Government of the Federated States of Micronesia




POHNPEI, JUNE 16, 1997

Check Against Delivery

I am very honored by the opportunity to address this important gathering as you begin an entire week's intensive examination of diverse, but interrelated subjects, all key elements of a single concept - Sustainable Development. We are here to ask ourselves how it is being, and could be better pursued in our Pacific Islands. You are among the best qualified in the Pacific Region, along with our distinguished colleagues here from the United States, to participate in sharing the results of all our efforts so as to learn and profit from this experience. Thus, it is not necessary for me to dwell on specific issues that you will be addressing.

It does occur to me, however, to wonder if everyone here has a clear idea of the goal, the ideal, the concept of this thing called "Sustainable Development." A little over a month ago, it became clear at a meeting of the Commission on Sustainable Development at U.N. Headquarters in New York, as delegates met to prepare the agenda for the five-year review of Agenda 21 by the General Assembly, that countries coming from different points of view have different ideas concerning this seemingly simple term. Perhaps it would be more useful at the outset of this Conference for us to take a minute to make sure that we are all on a common wavelength.

The concept of sustainable development as a global principle was introduced at the United Nations Conference on the Human Environment, in Stockholm, in 1972. That Conference was the first major international gathering to look at the overall effect of human activities on our planet as a whole. The Conference came up with what was a substantial departure from classic thinking before then. It was that, contrary to popular belief, environmental goals could be pursued in concert with, rather than in conflict with economic and social development. The motivation was that if we don't take the trouble now to use what we have sensibly, we run the risk of leaving our children with less than we ourselves were given. In other words, as the US Director for the United Nations Environment Program put it so well recently in New York, "Let's use it as though we intend to stay for awhile." That is the underlying rationale for Sustainable Development.

Today, twenty-five years later, people still ask what does it really mean. This probably reflects the fact that it is a concept, and not a thing to be seen and touched. It might seem odd that the UN system and nations all over the world are trumpeting their commitment to something they are unable precisely to define. Perhaps this is because the spirit of Sustainable Development is universally accepted, but its applications are just too varied and diverse to permit one definition that fits all circumstances. Another way of looking at it is that to try to adopt an "official" definition would have the effect of drawing boundaries and limiting the concept before its potential has been realized.

Thus, we may have to work without a convenient, clear-cut definition, even though we understand the underlying concept. But still, people are still struggling to understand what to expect from it. In other words, we ask, "What does it mean for us, as we continue our ongoing struggle as island states in the Pacific Ocean?"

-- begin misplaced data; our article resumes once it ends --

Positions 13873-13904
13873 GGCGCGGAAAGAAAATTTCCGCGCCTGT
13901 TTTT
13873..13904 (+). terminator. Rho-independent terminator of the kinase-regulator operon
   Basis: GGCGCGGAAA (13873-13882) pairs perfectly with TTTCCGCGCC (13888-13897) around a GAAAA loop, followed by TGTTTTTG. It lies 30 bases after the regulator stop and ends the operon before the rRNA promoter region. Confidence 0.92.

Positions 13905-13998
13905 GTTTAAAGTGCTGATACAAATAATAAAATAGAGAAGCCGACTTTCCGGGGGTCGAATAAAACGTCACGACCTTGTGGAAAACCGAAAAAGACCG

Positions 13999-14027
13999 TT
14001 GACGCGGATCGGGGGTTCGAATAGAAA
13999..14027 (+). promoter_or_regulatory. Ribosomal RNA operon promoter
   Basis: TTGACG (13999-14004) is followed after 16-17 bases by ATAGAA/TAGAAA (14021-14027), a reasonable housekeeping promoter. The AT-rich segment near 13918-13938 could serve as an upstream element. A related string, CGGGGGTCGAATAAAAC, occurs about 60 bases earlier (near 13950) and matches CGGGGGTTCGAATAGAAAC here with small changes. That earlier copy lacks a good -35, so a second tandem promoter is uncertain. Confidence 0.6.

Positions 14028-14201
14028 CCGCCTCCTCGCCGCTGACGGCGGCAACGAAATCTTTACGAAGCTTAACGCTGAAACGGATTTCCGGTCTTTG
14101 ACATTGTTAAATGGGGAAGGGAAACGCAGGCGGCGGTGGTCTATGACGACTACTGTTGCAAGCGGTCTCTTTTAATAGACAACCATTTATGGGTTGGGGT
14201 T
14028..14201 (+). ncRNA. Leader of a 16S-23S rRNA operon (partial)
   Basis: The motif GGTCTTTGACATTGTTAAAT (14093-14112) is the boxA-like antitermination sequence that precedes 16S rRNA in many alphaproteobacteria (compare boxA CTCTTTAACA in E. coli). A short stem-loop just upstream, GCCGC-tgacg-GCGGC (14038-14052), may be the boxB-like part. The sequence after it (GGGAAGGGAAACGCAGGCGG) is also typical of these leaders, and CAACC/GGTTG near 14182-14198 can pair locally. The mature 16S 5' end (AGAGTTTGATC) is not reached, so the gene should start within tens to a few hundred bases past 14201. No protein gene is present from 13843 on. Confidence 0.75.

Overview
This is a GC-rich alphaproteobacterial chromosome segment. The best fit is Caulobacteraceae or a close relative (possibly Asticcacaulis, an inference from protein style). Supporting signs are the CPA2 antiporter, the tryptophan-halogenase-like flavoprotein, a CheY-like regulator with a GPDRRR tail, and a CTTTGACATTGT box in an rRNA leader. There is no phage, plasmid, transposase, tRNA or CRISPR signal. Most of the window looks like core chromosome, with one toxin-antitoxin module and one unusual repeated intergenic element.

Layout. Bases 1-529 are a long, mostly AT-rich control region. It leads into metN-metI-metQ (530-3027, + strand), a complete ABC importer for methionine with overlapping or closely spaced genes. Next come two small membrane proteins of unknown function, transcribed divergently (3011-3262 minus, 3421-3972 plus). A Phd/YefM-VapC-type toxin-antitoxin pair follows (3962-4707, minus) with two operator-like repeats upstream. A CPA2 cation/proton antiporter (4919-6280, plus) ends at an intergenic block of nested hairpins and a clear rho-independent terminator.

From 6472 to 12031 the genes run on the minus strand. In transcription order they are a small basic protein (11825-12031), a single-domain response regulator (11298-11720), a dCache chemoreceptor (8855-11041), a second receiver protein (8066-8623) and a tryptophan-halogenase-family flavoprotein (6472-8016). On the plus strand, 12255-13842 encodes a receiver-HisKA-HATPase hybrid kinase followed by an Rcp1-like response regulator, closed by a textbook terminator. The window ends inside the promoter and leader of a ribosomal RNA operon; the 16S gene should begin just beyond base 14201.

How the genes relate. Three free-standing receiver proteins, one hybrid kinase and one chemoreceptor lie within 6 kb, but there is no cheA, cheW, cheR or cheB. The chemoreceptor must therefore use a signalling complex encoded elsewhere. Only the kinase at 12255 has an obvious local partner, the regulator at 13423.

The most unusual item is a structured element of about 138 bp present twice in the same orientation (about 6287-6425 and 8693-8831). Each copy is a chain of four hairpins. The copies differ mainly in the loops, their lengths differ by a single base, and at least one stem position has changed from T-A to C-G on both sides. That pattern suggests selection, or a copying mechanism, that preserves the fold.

It is one thing to recognize that Sustainable Development implies husbanding of natural, social and human resources so that future generations can continue to develop. This sounds simple enough, but it is important to remember that it involves different concerns for developing countries. In many ways, the island country is better off, starting with a clean slate but having access to the past experiences and technological progress of the developed world. And, no longer being hampered by the old "zoo mentality," we need no longer feel threatened by environmental considerations as we plan for our future.

At the Rio Conference in 1992, the largest gathering of world leaders in history agreed, and incorporated into Agenda 21, that small island developing countries face special problems with sustainable development. This led to the convening, two years later, of a global U.N. conference in Barbados to work out a plan of action to assist small island developing states in overcoming these problems. It is a good plan, and it even has the support of a special staff within the United Nations Secretariat, but with what is now a three-year track record many are still wondering how this highly-publicized "sustainable development movement" is really relevant to our efforts out here in the Pacific.

In looking over the agenda for the Conference, I am impressed by the wide diversity of topics and areas in which Pacific Islanders have been working on aspects of Sustainable Development. We must also be grateful for the assistance we are receiving from the United States and other bilateral and multilateral sources. Our strong regional cooperation through agencies such as SPREP, through our work with the Alliance of Small Island States, and through conferences such as this one are enabling us to leverage the benefits of investments in Sustainable Development projects many times over, and these are excellent opportunities.

But without intending to inject a sour note into this happy occasion, I want to say that my highest hopes for this Conference are to identify ways of overcoming the essentially marginal position of the Pacific Island countries in this global movement. By that statement I certainly don't intend to imply disrespect for the strongly dedicated efforts of all of you here, or to take anything away from your accomplishments. But the sad fact is that many of us, including the FSM, have started from so far down on the development ladder, and suffer so many inherent constraints such as small widely-dispersed populations and small land areas, that we are at serious disadvantage in participating on an equal basis with other countries in advancing the global agenda for Sustainable Development. Frankly, in many cases we have just not yet sufficiently developed the internal techniques and capacities to claim the share of the Sustainable Development pie that we need and deserve.